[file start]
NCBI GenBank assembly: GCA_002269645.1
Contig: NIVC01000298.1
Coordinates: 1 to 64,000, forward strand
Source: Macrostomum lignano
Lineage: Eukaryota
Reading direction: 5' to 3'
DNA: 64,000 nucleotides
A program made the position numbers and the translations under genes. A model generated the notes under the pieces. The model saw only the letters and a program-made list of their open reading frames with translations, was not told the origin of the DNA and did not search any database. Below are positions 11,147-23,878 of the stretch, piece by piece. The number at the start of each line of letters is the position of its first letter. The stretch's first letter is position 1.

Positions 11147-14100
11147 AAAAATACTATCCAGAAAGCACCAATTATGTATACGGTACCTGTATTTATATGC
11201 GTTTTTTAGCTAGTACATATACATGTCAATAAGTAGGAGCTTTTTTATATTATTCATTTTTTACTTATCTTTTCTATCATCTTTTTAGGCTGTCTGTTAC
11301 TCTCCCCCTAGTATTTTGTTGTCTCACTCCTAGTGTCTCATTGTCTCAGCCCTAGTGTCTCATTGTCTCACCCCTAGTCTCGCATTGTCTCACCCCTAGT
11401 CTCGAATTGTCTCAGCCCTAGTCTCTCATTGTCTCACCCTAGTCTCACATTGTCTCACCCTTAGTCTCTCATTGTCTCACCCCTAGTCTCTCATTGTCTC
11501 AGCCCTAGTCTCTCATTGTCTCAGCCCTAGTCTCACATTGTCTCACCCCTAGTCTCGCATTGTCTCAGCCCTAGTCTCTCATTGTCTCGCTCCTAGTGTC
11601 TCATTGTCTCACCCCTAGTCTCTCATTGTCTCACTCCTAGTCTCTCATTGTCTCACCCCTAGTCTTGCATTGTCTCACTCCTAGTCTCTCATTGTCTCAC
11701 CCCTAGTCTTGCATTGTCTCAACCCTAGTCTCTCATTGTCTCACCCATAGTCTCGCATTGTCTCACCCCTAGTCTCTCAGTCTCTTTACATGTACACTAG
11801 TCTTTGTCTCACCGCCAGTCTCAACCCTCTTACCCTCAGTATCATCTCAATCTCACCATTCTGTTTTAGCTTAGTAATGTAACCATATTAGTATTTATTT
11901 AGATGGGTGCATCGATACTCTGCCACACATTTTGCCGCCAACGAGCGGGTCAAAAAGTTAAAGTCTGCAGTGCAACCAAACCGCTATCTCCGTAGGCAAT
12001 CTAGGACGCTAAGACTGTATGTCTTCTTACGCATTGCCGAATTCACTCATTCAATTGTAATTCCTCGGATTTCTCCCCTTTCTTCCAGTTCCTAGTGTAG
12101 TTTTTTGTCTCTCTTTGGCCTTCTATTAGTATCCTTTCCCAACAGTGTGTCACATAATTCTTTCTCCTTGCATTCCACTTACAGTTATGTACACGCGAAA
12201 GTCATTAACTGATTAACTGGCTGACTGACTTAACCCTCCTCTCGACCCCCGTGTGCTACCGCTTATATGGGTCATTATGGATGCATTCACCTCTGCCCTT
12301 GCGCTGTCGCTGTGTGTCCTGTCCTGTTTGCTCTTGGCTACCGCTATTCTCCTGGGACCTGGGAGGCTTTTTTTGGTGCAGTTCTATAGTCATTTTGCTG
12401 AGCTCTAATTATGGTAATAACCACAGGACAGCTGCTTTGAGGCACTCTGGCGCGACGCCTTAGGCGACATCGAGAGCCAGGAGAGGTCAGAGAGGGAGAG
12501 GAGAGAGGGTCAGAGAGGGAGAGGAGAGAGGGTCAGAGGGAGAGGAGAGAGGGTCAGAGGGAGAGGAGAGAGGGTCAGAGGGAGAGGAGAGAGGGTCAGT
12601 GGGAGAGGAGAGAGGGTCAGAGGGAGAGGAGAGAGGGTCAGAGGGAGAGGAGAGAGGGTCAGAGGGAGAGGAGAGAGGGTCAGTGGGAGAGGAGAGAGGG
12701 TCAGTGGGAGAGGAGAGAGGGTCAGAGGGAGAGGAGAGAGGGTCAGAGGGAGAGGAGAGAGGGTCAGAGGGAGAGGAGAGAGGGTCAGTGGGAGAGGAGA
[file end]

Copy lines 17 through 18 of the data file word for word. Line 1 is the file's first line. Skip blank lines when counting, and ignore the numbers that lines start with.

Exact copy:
11801 TCTTTGTCTCACCGCCAGTCTCAACCCTCTTACCCTCAGTATCATCTCAATCTCACCATTCTGTTTTAGCTTAGTAATGTAACCATATTAGTATTTATTT
11901 AGATGGGTGCATCGATACTCTGCCACACATTTTGCCGCCAACGAGCGGGTCAAAAAGTTAAAGTCTGCAGTGCAACCAAACCGCTATCTCCGTAGGCAAT